There is an alternative.  For those ambitious CEOs who want to develop a more joined-up approach to strategy deployment, we use a linked-template methodology where the senior team must take off their functional “hats” and adopt a one-company view to build an integrated implementation plan.  This integrated plan, which we call “Plan-on-a-Page” has proven to be a breakthrough approach to not only reducing the number of disconnected initiatives, but also to improving the ability of the organization to deliver its strategic objectives in a timely and cost-effective manner.

Initiative Overload is a problem worth solving.

Tight Lines . . .

About johnrchildress

John Childress is a pioneer in the field of strategy execution, culture change, executive leadership and organization effectiveness, author of several books and numerous articles on leadership, an effective public speaker and workshop facilitator for Boards and senior executive teams. In 1978 John co-founded The Senn-Delaney Leadership Consulting Group, the first international consulting firm to focus exclusively on culture change, leadership development and senior team alignment. Between 1978 and 2000 he served as its President and CEO and guided the international expansion of the company. His work with senior leadership teams has included companies in crisis (GPU Nuclear – owner of the Three Mile Island Nuclear Plants following the accident), deregulated industries (natural gas pipelines, telecommunications and the breakup of The Bell Telephone Companies), mergers and acquisitions and classic business turnaround scenarios with global organizations from the Fortune 500 and FTSE 250 ranks. He has designed and conducted consulting engagements in the US, UK, Europe, Middle East, Africa, China and Asia. Currently John is an independent advisor to CEO’s, Boards, management teams and organisations on strategy execution, corporate culture, leadership team effectiveness, business performance and executive development. John was born in the Cascade Mountains of Oregon and eventually moved to Carmel Highlands, California during most of his business career. John is a Phi Beta Kappa scholar with a BA degree (Magna cum Laude) from the University of California, a Masters Degree from Harvard University and was a PhD candidate at the University of Hawaii before deciding on a career as a business entrepreneur in the mid-70s. In 1968-69 he attended the American University of Beirut and it was there that his interest in cultures, leadership and group dynamics began to take shape. John Childress resides in London and the south of France with his family and is an avid flyfisherman, with recent trips to Alaska, the Amazon River, Tierra del Fuego, and Kamchatka in the far east of Russia. He is a trustee for Young Virtuosi, a foundation to support talented young musicians. You can reach John at or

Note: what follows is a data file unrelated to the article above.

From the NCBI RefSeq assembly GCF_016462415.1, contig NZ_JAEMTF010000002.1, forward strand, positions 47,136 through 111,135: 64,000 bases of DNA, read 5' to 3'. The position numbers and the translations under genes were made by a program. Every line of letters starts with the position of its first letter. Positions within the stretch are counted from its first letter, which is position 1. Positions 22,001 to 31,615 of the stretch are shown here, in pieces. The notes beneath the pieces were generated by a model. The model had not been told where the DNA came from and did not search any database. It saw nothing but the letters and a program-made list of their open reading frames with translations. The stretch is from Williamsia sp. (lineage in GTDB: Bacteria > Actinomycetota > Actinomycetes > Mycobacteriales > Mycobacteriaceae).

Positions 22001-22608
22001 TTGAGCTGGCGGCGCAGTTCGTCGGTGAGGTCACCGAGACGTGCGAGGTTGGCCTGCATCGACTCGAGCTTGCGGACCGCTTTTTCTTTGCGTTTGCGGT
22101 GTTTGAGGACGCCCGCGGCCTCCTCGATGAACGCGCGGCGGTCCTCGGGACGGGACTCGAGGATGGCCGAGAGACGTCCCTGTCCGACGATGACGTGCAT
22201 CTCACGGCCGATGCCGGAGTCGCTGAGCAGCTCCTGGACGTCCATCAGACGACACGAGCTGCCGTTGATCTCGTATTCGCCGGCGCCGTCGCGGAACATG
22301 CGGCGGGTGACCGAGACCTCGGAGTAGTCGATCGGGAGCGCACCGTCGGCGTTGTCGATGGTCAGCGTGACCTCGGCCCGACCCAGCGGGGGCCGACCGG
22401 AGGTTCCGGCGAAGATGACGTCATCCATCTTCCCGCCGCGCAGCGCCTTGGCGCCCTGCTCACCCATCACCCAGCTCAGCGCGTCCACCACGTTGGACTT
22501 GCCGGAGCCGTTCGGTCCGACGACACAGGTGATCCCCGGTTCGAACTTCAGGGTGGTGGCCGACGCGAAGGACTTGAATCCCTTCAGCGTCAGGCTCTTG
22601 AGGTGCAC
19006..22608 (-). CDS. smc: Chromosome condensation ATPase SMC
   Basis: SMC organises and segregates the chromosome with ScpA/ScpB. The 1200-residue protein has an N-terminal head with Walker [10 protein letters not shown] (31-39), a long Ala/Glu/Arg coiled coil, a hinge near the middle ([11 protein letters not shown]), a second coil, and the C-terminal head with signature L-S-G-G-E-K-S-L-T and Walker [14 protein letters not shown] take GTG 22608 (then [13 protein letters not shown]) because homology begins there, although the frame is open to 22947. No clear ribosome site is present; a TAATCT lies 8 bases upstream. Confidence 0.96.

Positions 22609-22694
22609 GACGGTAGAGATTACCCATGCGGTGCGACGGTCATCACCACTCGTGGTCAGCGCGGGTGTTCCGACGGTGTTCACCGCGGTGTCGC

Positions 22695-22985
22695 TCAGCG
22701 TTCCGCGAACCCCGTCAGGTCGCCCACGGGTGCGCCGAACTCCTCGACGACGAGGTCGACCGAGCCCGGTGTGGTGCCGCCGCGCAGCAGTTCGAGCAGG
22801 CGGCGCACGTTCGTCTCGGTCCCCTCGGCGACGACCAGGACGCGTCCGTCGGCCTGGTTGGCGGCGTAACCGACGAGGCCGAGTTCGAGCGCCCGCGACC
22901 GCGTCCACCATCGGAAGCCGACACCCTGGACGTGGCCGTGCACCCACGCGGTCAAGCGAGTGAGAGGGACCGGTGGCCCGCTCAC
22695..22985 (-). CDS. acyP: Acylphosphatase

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4 Responses to Initiative Overload: The Hidden Drain on Company Profit and Productivity